Trump's travel ban faces US Supreme Court reckoning

Frederick Owens
April 26, 2018

In his statement, the President of trump explained that this was done after the country tightened security measures, making their national passports "more secure", as well as improved exchange of information with the United States to search for persons suspected of terrorist activities.

Until Wednesday, the court had never heard arguments on the legal merits of the travel ban or any other major Trump immigration policy, including his move to rescind protections for young immigrants sometimes called Dreamers brought into the United States illegally as children.

WASHINGTON-The Supreme Court justices jumped into the debate over President Donald Trump's travel ban Wednesday, issuing rapid-fire questions and hypotheticals as they weighed the president's power to protect the country against allegations that he had exceeded his authority and was motivated by bias. Then, in September 2017, President Trump announced a third order, as the second was set to expire.

From the other side, Kennedy challenged Katyal about whether the ban would be unending. "That indicates there'll be a reassessment and the president has continuing discretion", Kennedy said.

Apparently signaling where he stood, Alito noted that the policy was hardly a blanket ban on Muslims, affecting just some eight percent of the world's Muslim population.

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The NYIC has been leading the fight against the Muslim Ban since January, 2017 when the first Executive Order came out, with the #NoBanJFK movement, and assisting travelers from over 20 countries and organizing hundreds of lawyers and volunteers.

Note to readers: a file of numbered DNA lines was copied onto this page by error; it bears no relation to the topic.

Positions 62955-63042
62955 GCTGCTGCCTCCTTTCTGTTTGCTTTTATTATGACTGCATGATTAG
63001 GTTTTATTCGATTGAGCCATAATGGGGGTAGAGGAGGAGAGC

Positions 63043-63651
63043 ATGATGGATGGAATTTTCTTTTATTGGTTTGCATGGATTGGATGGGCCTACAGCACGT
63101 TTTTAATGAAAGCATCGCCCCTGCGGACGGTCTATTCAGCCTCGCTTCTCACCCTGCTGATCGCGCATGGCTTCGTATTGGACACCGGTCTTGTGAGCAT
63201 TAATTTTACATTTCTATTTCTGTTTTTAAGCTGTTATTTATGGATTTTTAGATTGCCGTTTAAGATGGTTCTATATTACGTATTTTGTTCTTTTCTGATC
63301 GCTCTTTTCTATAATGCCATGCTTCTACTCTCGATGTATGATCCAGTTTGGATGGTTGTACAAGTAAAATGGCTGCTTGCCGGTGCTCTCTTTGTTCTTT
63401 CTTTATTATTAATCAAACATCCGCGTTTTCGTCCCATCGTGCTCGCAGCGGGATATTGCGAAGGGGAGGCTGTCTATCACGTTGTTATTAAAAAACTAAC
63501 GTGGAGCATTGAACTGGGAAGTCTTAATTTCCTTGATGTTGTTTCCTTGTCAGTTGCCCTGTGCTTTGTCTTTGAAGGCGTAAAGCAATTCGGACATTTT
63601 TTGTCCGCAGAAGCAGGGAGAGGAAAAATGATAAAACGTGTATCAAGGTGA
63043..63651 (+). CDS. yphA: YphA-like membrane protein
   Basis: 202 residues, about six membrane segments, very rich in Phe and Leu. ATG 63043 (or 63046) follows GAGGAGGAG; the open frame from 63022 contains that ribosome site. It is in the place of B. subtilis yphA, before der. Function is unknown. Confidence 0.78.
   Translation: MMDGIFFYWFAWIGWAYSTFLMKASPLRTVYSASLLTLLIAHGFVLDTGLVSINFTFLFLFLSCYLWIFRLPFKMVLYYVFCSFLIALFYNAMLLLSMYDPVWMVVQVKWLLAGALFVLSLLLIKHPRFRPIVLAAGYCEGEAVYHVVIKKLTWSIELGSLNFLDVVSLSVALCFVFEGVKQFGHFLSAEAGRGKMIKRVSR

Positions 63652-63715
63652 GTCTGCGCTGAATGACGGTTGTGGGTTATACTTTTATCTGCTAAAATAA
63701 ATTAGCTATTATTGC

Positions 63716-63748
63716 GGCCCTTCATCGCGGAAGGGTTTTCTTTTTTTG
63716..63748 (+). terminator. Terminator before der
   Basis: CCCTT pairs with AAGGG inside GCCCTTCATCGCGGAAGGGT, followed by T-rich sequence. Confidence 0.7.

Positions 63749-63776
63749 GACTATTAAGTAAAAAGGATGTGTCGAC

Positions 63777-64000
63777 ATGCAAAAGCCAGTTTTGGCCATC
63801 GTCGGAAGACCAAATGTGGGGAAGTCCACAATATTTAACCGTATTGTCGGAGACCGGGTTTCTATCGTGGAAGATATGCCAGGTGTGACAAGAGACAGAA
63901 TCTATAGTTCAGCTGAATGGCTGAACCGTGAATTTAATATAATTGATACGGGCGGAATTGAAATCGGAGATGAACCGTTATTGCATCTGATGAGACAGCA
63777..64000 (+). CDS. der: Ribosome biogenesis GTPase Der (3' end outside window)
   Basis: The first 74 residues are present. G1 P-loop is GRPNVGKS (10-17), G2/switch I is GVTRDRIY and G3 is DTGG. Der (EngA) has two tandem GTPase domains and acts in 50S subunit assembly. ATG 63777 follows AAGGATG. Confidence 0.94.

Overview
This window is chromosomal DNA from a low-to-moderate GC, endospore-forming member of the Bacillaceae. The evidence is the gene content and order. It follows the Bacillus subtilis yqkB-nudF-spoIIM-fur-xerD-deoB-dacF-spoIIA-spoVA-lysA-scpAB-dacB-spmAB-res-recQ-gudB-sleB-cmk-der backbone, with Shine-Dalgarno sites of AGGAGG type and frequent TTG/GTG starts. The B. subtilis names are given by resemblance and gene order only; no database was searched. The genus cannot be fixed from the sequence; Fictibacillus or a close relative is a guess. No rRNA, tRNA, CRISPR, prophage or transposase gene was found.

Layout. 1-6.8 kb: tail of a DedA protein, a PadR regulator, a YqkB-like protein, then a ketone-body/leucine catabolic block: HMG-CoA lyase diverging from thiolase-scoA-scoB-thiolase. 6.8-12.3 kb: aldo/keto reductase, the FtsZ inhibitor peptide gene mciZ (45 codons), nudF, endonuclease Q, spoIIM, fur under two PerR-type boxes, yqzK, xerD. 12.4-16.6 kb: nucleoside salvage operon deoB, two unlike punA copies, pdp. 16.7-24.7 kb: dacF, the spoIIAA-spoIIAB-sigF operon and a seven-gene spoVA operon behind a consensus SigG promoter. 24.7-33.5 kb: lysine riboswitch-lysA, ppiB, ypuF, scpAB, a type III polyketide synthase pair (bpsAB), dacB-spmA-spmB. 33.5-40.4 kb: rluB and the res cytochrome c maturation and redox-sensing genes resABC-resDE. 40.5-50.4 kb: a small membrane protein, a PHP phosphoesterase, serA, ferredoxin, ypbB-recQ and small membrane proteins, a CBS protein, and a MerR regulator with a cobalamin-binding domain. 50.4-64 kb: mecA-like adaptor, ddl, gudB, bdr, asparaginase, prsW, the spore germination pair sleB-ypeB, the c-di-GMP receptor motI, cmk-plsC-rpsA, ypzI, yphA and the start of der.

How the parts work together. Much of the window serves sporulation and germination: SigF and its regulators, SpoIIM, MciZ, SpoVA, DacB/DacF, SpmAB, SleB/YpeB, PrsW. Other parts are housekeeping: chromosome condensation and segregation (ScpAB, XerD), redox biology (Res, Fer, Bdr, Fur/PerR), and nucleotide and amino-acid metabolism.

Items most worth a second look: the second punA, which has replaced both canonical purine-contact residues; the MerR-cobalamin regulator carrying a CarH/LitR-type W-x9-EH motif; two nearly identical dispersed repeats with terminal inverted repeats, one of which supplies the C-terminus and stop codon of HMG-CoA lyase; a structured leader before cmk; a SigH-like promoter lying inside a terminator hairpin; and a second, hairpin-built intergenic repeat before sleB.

This latest version limits immigration from several Muslim majority countries, in addition to as well as North Korea and Venezuela. Two previous versions were temporary.

An amicus brief filed March 30 by the U.S. Conference of Catholic Bishop, Catholic Charities USA and Catholic Legal Immigration Network said the ban singles out "populations of six overwhelmingly Muslim nations for sweeping immigration restrictions" that do not exist elsewhere in the world.

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The bigger question, I think, is whether the Supremes can stop this game from going on in perpetuity. The ban's challengers are now facing the justices' questions.

Hearing the last arguments of its nine-month term Wednesday, the court took its first direct look at a policy that indefinitely bars more than 150 million people from entering the country.

"What if the military advisers tell the president that in their judgment, the president ought to order a strike, an air strike against Syria ... does that mean he can't because you would regard that as discrimination against a majority-Muslim country?" he asked.

"Where does the president get the authority to do more than what Congress has already enacted?" Congress should seriously consider it for judges who are irresponsibly abusing their positions on the bench to do whatever it takes to keep the nation's duly elected president from actually governing.

Also not surprising was the reaction Francisco's comments inspired on Twitter.

'You're saying that everything he said is irrelevant?' Kennedy asked Francisco. Lower courts blocked it and it was withdrawn.

"Why doesn't this fall squarely within the language of [the Immigration and Naturalization Act]?" asked Justice Samuel Alito, noting that the law gives the President the power to temporarily suspend "the entry of any aliens or any class of aliens" if he finds that doing so is in the national interest.

Following the Supreme Court's deliberation, we are hopeful that these bans, in all their forms, will be relegated to the footnotes of history.

The U.S. Supreme Court in Washington is seen November 8, 2017.

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